October 31, 2014

Scrolling Headlines:

Halloween Special Issue -

Thursday, October 30, 2014

UM alumni hopeful for their up-and-coming snowboard company -

Thursday, October 30, 2014

UMass hockey looks to end road trip on a high note with weekend series against Maine -

Thursday, October 30, 2014

#WrongDoor: Why I am not surprised? -

Thursday, October 30, 2014

B-horror films: hits and misses of the nightmare genre -

Thursday, October 30, 2014

Appreciating campus workers -

Thursday, October 30, 2014

UMass hosts Ebola panel to address concerns of the public -

Thursday, October 30, 2014

UMass Democrats hope to get more students connected -

Thursday, October 30, 2014

The broke college student horror comic buyers guide -

Thursday, October 30, 2014

UMass Republican Club: Not just for Republicans -

Thursday, October 30, 2014

To live and die and live again -

Thursday, October 30, 2014

Five reasons why Halloween is the best holiday -

Thursday, October 30, 2014

The anatomy of a horror game -

Thursday, October 30, 2014

Berger has first shot at securing starting role with UMass basketball -

Thursday, October 30, 2014

Robert Johnson’s deal with the devil -

Thursday, October 30, 2014

Humans vs. Zombies: UMass’ most dangerous game -

Thursday, October 30, 2014

Group Halloween costumes inspired by the roles of Hollywood icons -

Thursday, October 30, 2014

A haunting at UMass -

Thursday, October 30, 2014

At the end of your rope? Write about it. -

Thursday, October 30, 2014

UMass men’s soccer heads down to Carolina for a weekend pair of games -

Thursday, October 30, 2014

Leadership not a concern for UMass women’s soccer team

Maria Uminski/Daily Collegian

Entering the 2013 season, the Massachusetts women’s soccer team has very little experience with a roster of just six juniors and seniors combined. Leading a team already has its challenges, and for these six players, it might be overwhelming.
But UMass coach Ed Matz doesn’t see leadership as an issue.

“I’m not concerned about the leadership of our team,” Matz said. “In fact I think that the leadership on the team has been really great.”
Part of his confidence can be linked back to before the team started its summer training, as the young squad received a little boost in leadership knowledge from an outside source.

“We came in a day and a half early, and had an outside group came in called ‘The Program,’” Matz explained. “They put our team in leadership training, and it couldn’t have been a better time for our program. It was great, and I think that it not only helped the six juniors and seniors become better leaders, but it also helped everyone become better teammates.”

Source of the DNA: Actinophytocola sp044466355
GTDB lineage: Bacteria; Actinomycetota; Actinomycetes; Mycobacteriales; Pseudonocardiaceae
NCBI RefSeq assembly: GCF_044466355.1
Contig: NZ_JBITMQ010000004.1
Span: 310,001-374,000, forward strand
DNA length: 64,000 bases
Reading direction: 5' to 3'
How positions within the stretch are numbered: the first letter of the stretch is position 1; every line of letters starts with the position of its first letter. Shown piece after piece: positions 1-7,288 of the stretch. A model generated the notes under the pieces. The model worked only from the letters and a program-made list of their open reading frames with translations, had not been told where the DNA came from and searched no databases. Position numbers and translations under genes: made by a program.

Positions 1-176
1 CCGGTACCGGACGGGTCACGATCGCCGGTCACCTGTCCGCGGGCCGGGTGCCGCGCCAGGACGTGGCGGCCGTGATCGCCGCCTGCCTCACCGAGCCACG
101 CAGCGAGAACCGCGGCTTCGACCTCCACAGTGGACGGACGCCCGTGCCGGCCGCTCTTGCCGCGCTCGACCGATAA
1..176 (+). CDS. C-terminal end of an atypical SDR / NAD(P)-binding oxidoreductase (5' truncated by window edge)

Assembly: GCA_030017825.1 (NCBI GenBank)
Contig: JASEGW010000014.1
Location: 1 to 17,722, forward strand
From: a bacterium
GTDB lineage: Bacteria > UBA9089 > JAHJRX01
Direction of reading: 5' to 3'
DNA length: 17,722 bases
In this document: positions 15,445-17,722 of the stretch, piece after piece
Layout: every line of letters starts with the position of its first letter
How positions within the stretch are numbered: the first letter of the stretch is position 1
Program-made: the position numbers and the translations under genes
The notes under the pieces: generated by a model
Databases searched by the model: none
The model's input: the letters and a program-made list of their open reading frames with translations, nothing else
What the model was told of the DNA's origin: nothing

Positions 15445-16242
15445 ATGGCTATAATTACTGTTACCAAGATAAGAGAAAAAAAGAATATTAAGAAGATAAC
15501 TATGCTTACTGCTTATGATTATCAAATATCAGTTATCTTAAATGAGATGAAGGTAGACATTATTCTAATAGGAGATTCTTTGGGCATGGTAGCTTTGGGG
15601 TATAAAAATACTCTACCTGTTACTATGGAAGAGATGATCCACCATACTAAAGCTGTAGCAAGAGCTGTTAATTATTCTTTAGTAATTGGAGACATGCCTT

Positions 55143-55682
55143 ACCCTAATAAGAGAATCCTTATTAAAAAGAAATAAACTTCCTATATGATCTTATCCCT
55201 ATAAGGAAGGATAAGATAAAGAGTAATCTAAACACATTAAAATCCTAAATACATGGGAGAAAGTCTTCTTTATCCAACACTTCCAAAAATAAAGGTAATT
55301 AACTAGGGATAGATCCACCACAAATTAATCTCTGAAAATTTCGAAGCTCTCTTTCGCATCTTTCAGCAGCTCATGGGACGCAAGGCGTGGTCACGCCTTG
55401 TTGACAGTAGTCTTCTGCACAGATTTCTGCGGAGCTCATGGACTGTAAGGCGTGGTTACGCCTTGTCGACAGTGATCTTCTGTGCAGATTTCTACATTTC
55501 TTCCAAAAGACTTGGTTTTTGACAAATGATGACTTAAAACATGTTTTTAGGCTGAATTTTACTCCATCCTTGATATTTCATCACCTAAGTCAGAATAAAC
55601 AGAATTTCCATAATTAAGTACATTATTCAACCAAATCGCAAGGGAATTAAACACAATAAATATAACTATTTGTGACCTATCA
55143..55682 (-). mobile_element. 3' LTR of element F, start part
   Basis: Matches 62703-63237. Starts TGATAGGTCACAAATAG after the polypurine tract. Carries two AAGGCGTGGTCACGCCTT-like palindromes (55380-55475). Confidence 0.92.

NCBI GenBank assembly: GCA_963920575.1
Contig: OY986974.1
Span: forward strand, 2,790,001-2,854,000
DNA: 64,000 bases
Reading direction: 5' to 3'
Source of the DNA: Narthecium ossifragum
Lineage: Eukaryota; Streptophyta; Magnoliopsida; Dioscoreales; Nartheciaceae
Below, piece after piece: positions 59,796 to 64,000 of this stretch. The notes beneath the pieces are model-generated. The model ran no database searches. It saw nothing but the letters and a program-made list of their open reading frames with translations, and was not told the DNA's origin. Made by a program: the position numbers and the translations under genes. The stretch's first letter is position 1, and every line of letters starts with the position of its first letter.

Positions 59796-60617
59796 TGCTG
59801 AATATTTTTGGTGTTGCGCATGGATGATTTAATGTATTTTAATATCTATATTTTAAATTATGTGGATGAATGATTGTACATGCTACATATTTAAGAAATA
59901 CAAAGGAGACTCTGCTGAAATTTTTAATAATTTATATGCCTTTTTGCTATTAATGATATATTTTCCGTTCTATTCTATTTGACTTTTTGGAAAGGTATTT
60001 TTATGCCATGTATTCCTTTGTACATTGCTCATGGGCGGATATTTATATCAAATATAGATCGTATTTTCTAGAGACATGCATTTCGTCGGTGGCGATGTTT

Matz feels that the younger players can practice being better teammates through the knowledge they gained from “The Program.”
“One of the things that going through ‘The Program’ taught the players is how to be a good teammate,” Matz said. “Being a good teammate means motivating your teammates, being not afraid to speak up, and helping your teammates make the right choices. All of that I think gave our players more confidence and they became more willing to step up and be a leader.”

While everyone has improved on being better teammates and leaders, a few players still stand out from the crowd, especially senior co-captains Lauren Skesavage and Grace Coombs. With Skesavage returning after being a junior co-captain last year, Matz expects her leadership skills to be more developed for this upcoming season.

“As a junior captain, [Skesavage] sometimes was overshadowed by the senior captains,” Matz said. “She learned a lot last year from last year’s captains, got to see what being a captain was like, and used some of her experience from last year to become a better leader.”
The senior defender has fully taken on the role as a co-captain and plans to take what she learned from last year and “The Program” into this season.

“One thing that I was able to learn while being here at UMass is having a positive attitude,” Skesavage said. “In the program we did, they came up to me and basically said that you can’t have a bad day because your attitude can affect everyone on the team. So if they see you down and not really trying they’ll probably think it’s OK, and last year I kind of got away with that because of the other captains that were seniors.

“This year I have to focus on not doing that because I am so honored by this role and I want people to look up to me.”
As for the younger players, Skesavage explained that the outside group had a big impact on them as well.

“’The Program’ really made the younger players step out of their comfort zone, and showed them it’s OK to step up and speak out as a leader even though they are a freshman or sophomore,” she said.
Tom Mulherin can be reached at tmulheri@umass.edu.

 

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